No coasting along here!
PUBLISHED: 05:46 01 December 2014
Some of our county's most fertile agricultural land is located within the coastal areas of Norfolk. And this is also home to three well-known Royal Norfolk Agricultural Association (RNAA) members, who, as coastal farmers, have a unique relationship with the land.
Cycle of ale
The north Norfolk coast is renowned for top quality malting barley used in the production of beer. This year, RNAA member Teddy Maufe celebrates 10 years of success for his Real Ale Shop, located in Wells, where coastal farming has plays a crucial role.
“The soil type on the north Norfolk coast is free-draining sandy loam over chalk – this is ideal for malting barley for real ale; additionally, the cooler maritime climate on the coast, with sea frets during the early summer, helps to extend the natural ripening process creating the highest quality grain,” explains Teddy, who took over the Branthill family farm 40 years ago.
What started out as a “diversification” project in tough times is now an award-winning enterprise.
“Our aim was to join up our farm’s malting barley with local micro-brewers who then return the ale back to the farm where we sell it in our Real Ale Shop. We currently sell 60 ales, most brewed from our barley. Our relationship with this stretch of coastal farming land is something we are very proud to promote – one of our brewers even puts the grid reference of the barley field on the ale bottle!”
RNAA member Dr Stephen Temple runs Copys Green Farm, perhaps best known for the production of his wife Catherine’s cheese from their herd of pedigree Brown Swiss dairy cows. But could the 500 acres of coastal farmland be a hidden ingredient to the success of this rural enterprise?
Stephen explains: “The coastal soil benefits our crop of beet, which are originally a coastal plant, but perhaps the biggest benefits are felt by the herd as we do not get the extremes of weather experienced a couple of miles more inland. Here in Wighton it’s not so hot in summer, with coastal breezes keeping the cows cooler, and we also have less severe frosts in winter.”
Stephen’s farm makes use of an anaerobic digester which combines beet and maize silage from the fields, cattle manure from the dairy herd and whey from the cheese-making process to produce biogas that is used for heat and electricity production. Stephen’s commitment to green energy creates a holistic approach to modern farming which acknowledges the opportunities, but with this go hand in hand the potential threats, fully recognised by him.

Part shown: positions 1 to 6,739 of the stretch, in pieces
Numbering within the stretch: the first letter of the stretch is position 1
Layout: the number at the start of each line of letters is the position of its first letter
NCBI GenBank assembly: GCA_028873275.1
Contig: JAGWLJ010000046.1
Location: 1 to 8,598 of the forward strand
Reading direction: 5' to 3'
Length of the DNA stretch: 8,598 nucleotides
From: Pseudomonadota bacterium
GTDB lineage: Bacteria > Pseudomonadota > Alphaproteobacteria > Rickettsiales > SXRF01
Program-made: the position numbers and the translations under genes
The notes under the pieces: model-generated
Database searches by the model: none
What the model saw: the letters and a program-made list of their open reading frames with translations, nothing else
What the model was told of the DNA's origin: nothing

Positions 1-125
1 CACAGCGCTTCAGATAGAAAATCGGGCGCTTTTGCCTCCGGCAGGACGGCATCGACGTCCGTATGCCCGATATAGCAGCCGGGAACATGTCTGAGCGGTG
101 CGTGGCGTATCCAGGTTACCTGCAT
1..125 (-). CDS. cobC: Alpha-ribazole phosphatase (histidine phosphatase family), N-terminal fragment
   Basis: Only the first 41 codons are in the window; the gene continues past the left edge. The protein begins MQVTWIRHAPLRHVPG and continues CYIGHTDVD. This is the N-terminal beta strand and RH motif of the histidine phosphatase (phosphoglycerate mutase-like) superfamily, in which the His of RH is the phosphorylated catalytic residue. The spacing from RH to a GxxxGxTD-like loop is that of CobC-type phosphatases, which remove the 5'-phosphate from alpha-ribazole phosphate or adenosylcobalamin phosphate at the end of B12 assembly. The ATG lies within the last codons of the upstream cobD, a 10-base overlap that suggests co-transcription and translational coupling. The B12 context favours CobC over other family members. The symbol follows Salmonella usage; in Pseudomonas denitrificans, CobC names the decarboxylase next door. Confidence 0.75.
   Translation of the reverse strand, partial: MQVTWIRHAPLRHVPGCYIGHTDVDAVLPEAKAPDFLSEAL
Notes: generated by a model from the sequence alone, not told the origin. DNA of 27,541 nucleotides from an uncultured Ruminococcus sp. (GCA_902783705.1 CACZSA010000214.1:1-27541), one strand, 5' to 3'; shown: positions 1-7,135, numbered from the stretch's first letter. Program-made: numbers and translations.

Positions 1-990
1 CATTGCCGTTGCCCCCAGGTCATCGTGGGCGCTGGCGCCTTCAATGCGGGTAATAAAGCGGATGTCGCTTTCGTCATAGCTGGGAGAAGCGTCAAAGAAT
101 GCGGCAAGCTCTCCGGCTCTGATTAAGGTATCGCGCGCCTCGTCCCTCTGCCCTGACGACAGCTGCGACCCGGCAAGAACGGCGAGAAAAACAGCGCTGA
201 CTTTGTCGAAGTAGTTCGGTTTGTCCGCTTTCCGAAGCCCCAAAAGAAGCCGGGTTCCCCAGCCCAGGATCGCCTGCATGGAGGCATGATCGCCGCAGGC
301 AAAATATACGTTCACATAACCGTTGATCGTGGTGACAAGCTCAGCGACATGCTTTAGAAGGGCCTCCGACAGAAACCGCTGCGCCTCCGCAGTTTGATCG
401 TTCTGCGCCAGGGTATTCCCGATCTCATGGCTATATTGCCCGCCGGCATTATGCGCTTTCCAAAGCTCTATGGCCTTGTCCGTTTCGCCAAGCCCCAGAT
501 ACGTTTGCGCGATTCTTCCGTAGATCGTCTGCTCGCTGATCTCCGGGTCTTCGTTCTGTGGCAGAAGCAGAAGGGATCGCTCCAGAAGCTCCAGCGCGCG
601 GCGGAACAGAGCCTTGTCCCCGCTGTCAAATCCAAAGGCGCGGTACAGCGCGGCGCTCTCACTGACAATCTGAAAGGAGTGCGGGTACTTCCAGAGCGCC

“Our farmland is high enough not to be directly affected by sea level rises but if we were to experience longer term changes it would bring up the level of the River Stiffkey and affect some of our grazing meadows.”
This year, RNAA member, Richard Hirst, hung up his head steward’s bowler hat and retired after more than 30 years of involvement with the Royal Norfolk Show. His continued commitment to promoting farming has taken an unusual twist, thanks in no small part to the coastal location of his land.
Richard’s family have been farming 865 acres of livestock and arable land in Hemsby and Ormesby for 60 years. The coastal location created a unique opportunity which has developed into an established visitor attraction. Hemsby Mega Maze is a seven-feet-tall maze created from a 10-acre maize field which draws in thousands of people each year.
“We were looking for a simple diversification opportunity and the maize field is perfectly placed to attract a large number of holidaymakers drawn to the Great Yarmouth area – this year has been our best ever in terms of visitor numbers. Educating families about British farming is important to us; we always have a theme that promotes farming in one form or another and this year has focussed on food miles. We hope the thousands of visitors we meet will leave having had a good day out and having learned a bit about food and farming to boot!”